ElBaradei to the Rescue

by , October 24, 2009

In what will probably be his last act as Director-General of the International Atomic Energy Agency Secretariat, Mohamed ElBaradei is seeking approval by the Obama-Biden administration of an agreement which "could open the way for a complete normalization of relations between Iran and the international community."

Hosanna!

Even France’s negotiator, Jacques Audibert, Director for Strategic Affairs at the Foreign Ministry, "expressed optimism" that the agreement "could form the foundation for building a lasting agreement."

Reportedly, the basis of the agreement – if endorsed by the United States, United Kingdom, France, Germany, China and Russia – would be the sanctity of an Iranian contract with Russia. Iran would ship a large fraction of the Iranian uranium already enriched to about 4% U-235 (for contingent use in the Russian-built 1000 MWe nuclear power plant soon to begin operation at Bushehr) to Russia, where it would be further enriched to about 20% U-235, and further processed into fuel for refueling a U.S.-built medical-isotope producing reactor in Tehran.

The agreement also calls for Russia to "sub-contract" some of that enrichment, as well as the production of the highly-enriched uranium (HEU) fuel elements, to a French entity.

Why is the endorsement by the Obama-Biden administration of such an Iranian-Russian-French agreement such a big deal?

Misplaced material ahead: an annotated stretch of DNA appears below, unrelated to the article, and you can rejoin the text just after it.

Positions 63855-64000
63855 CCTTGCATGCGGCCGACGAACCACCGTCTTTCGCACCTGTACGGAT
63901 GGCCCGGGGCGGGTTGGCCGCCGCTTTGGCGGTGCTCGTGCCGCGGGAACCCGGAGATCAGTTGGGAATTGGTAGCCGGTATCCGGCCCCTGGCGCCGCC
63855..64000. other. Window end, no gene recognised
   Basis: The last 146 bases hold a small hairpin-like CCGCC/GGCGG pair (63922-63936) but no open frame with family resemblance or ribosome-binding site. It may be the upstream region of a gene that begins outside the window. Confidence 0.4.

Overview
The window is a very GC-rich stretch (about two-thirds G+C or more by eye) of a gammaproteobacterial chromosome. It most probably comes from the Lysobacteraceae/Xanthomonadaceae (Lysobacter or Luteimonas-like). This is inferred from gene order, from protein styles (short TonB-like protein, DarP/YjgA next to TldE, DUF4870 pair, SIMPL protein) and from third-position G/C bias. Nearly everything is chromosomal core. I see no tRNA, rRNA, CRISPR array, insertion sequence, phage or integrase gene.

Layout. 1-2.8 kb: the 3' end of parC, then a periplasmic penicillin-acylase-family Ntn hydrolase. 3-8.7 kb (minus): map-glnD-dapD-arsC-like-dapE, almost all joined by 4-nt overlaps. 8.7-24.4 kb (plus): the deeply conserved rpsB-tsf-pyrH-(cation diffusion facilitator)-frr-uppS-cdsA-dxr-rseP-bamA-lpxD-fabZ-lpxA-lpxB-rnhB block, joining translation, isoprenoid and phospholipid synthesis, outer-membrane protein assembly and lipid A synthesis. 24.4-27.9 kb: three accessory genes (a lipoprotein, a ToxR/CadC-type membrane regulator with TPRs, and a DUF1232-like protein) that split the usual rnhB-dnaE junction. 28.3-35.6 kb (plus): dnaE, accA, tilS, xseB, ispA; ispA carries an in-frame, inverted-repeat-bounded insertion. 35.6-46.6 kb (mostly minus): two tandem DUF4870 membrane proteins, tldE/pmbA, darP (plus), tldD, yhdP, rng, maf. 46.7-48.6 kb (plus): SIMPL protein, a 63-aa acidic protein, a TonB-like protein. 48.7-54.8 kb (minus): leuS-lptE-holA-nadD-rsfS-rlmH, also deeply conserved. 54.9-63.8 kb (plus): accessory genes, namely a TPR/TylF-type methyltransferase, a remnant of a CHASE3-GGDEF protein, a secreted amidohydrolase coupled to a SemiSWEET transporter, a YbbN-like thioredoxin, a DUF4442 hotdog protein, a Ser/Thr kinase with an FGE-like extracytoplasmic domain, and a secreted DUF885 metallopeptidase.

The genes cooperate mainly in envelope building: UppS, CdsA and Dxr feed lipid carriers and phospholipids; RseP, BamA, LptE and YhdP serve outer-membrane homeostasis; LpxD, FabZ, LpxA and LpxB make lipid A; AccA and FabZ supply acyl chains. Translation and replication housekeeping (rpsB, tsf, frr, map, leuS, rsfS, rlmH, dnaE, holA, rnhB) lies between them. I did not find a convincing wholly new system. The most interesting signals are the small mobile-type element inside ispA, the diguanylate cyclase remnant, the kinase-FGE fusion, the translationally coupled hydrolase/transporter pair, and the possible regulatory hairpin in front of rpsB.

Well, scroll back to November, 2004, when Germany, France and the United Kingdom (E3) undertook to negotiate with Iran (ostensibly on behalf of the European Union) a "mutually acceptable" long-term agreement, which would provide the EU "objective guarantees" that Iran’s nuclear program was exclusively for peaceful purposes.

Now, why would the EU seek additional guarantees, above and beyond those required by the Treaty on Non-Proliferation of Nuclear Weapons?

Well, a cynic might suppose that what the EU really wanted was a rationale for normalization of economic ties with oil-rich, methane-rich Iran.

And, why would Iran even consider supplying such additional guarantees?

Well, Iran was to receive, in return, equally "firm guarantees on nuclear, technological and economic cooperation" with the EU as well as firm commitments on certain "security issues."

(The Iranians wanted the E3 to prevent Dubya and the Likudniks from nuking them in their jammies.)